- Communication: Staying connected with your teenager can be an important part of supporting their social and emotional development. Be open and explicit about your own feelings and emotions. In particular, tell your child how you feel when your child behaves in different ways. Discuss relationships, sex and sexuality with your child. Try and find “teachable moments” – those everyday times when you can easily bring up these issues. Research shows that even though teens may turn to their peers for opinions about social matters, they actually place more worth in parental advice on values, ethics, morals, religion, politics, and planning for the future.
- Set boundaries: Setting clear and consistent expectations gives your teenager security. It is important to have boundaries and to allow your child to develop within these boundaries, to push them and feel that they know where the stakeholders stand. Aside from knowing what the rules are, they need to know why they’re there, reasoning behind them. They need to know the consequences in order to make calculated risks. This is an important part of adolescence. It is also important to remember to adjust some rules to meet your teen’s changing needs as they grow.
- Social Connections: There are three important outcomes of social connectedness: belonging, psychosocial wellbeing, and identity formation. Adolescents begin to develop emotional autonomy through the support of their peers, so their friends’ thoughts and actions are initially important and crucial to their sense of self. Encourage your child to have at least one social connection a day, to put aside five minute to ask how someone is getting on. Staying in touch with others can make us feel happier and more secure. Often just speaking to someone else can help to lift our mood.
- Autonomy: Encourage your child to make their own decisions on things such as how to style their hair and clothes, decorating their bedroom, *selecting after-school activities. Allow your adolescent to help with the decision-making process in your home, too. You can start with asking them to gather information and help you make major decisions such as purchasing a family car, *planning family holidays, or even meal planning. (* post COVID-19 of course!)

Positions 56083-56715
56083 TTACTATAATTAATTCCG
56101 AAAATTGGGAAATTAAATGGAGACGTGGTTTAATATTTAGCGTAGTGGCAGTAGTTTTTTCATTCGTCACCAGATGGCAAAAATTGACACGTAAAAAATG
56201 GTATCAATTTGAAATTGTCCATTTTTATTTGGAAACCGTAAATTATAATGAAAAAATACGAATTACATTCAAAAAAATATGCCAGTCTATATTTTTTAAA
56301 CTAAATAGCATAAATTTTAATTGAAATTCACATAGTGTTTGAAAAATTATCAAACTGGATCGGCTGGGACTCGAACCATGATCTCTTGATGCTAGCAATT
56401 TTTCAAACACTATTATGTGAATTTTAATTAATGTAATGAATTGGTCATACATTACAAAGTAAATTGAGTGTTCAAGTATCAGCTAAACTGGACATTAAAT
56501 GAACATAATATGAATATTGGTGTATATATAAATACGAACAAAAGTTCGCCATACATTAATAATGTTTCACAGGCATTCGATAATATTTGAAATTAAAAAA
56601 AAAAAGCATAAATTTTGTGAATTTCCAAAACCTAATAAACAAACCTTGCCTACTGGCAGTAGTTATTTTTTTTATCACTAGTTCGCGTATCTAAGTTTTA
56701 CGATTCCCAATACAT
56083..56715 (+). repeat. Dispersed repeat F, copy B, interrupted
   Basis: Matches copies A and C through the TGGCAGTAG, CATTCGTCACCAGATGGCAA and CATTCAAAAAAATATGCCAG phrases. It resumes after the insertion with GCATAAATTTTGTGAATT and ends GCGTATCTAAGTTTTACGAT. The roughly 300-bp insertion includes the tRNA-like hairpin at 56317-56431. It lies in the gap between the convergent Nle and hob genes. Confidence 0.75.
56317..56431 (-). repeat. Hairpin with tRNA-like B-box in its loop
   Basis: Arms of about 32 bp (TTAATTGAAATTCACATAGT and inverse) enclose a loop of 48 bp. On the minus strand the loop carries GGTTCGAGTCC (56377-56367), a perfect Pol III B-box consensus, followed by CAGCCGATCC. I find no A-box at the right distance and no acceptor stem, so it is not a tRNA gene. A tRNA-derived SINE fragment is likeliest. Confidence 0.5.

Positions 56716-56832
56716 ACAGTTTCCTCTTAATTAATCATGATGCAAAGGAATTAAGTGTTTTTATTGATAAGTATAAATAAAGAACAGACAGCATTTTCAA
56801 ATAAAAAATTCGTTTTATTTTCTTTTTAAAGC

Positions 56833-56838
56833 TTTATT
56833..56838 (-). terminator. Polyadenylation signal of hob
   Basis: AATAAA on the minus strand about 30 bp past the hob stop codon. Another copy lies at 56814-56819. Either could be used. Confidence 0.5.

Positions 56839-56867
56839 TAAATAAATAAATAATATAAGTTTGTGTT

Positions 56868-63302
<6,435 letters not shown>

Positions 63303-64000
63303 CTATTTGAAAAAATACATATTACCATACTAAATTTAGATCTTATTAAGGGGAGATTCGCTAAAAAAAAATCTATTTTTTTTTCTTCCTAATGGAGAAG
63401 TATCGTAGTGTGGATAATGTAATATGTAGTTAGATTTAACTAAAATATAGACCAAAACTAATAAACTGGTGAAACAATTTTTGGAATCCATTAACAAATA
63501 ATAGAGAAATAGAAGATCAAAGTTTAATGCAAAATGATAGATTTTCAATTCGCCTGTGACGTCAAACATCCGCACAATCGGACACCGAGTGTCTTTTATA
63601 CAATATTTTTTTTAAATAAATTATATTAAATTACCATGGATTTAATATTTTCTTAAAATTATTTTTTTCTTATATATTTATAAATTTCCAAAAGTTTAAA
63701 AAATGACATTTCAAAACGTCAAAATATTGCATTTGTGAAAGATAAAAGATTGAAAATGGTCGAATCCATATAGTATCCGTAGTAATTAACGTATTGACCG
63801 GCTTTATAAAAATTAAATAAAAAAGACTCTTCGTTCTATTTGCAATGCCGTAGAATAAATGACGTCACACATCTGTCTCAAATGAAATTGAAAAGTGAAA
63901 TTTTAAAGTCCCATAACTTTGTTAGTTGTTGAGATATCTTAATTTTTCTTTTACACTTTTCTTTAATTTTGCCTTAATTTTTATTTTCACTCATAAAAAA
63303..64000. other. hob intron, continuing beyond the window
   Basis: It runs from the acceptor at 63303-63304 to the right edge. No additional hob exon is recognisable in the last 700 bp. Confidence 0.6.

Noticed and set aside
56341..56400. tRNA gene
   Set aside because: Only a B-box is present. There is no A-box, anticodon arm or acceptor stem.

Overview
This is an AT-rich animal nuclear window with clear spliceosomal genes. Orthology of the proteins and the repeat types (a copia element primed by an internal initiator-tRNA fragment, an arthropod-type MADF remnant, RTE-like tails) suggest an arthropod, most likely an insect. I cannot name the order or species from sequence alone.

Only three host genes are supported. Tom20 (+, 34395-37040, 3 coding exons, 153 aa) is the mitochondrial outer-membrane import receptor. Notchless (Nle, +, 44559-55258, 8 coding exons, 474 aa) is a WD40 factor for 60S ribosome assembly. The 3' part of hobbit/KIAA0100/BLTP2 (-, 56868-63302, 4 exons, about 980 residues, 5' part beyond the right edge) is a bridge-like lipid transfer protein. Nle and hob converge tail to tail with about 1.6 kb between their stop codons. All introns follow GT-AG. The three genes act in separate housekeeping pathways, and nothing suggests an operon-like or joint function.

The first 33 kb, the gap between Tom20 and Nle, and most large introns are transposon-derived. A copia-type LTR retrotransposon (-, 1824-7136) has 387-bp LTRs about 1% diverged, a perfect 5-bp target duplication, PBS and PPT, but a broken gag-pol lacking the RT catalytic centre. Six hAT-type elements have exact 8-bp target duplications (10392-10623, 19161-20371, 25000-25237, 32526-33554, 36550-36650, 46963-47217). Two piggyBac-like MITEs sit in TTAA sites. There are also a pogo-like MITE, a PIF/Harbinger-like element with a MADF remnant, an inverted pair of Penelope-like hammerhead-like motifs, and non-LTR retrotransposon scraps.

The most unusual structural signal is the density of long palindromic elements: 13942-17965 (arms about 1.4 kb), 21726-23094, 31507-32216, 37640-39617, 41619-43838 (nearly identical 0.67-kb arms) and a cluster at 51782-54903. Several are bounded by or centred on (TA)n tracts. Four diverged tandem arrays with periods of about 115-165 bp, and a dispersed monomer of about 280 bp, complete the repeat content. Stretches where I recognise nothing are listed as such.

- Laugh every day: Laughter and stress have the exact opposite effects on the body mind and as such, laughter is a natural cure for reducing stress and anxiety. When we laugh, our pituitary gland releases its own pain-suppressing opiates. Laughter also increases memory, creativity and learning.
- Be active: We all know that being active isn’t just good for our physical health; it’s also been shown to have a positive effect on our mental health and wellbeing. Exercise and physical activity produces endorphins, the brain’s feel-good neurotransmitters, which provide anti-anxiety effects.
- Connect with nature: Spending time in nature has been found to help with mental health problems including anxiety and depression. Exposure to beauty in natural spaces can foster prosocial tendencies including agreeableness, perspective taking, empathy, generosity, trusting and helping behaviour.
- Mindfulness and Meditation: Mindfulness and meditation teaches us how to recognise and accept our present thoughts and emotions. It can also help us cope with negative stressors in our life and become more aware of our feelings. Mindfulness has also been shown to improve mental well-being, focus, and retention of materials learned in class.
Specific Support during the COVID-19 pandemic:
Supporting the mental health needs of our children as they navigate online learning is critical. The radical change in lifestyle can feed loneliness, anxiety and even lead to depression. Parents are now at the front line of responsibility for identifying emotional and mental health issues of their teenagers. Previously, friends, staff members and other students would be able to detect early signs of mental health issues. But, online, our teens are often not seen by fellow students, advisers or others. They are living in unobserved anonymity from their peers and parents are often the only primary direct contact they have. It is therefore up to us to notice any changes in their behaviour and mood, looking for signs of emotional and mental health issues. There are a number of warning signs and while these vary from person to person.
- Excessive worry, anxiety or paranoia.
- Long-lasting sadness or irritability.
- Extreme changes in moods.
- Social withdrawal.
- Dramatic changes in eating or sleeping pattern
- Struggling with concentration.
- Feeling restless, wound up or on edge.
- Becoming easily fatigued.
Please seek professional advice if you are concerned about your teen.
Hope and mental wellbeing:
I am a naturally optimistic person, and I have a huge amount of admiration for, and belief in, our youth. The manner in which they are able to assimilate, critically evaluate and process the vast amount information that they have access to, astounds me. My biggest concern, however, is that they are losing hope – hope for their own future in these uncertain times, hope that they can still save the world from itself.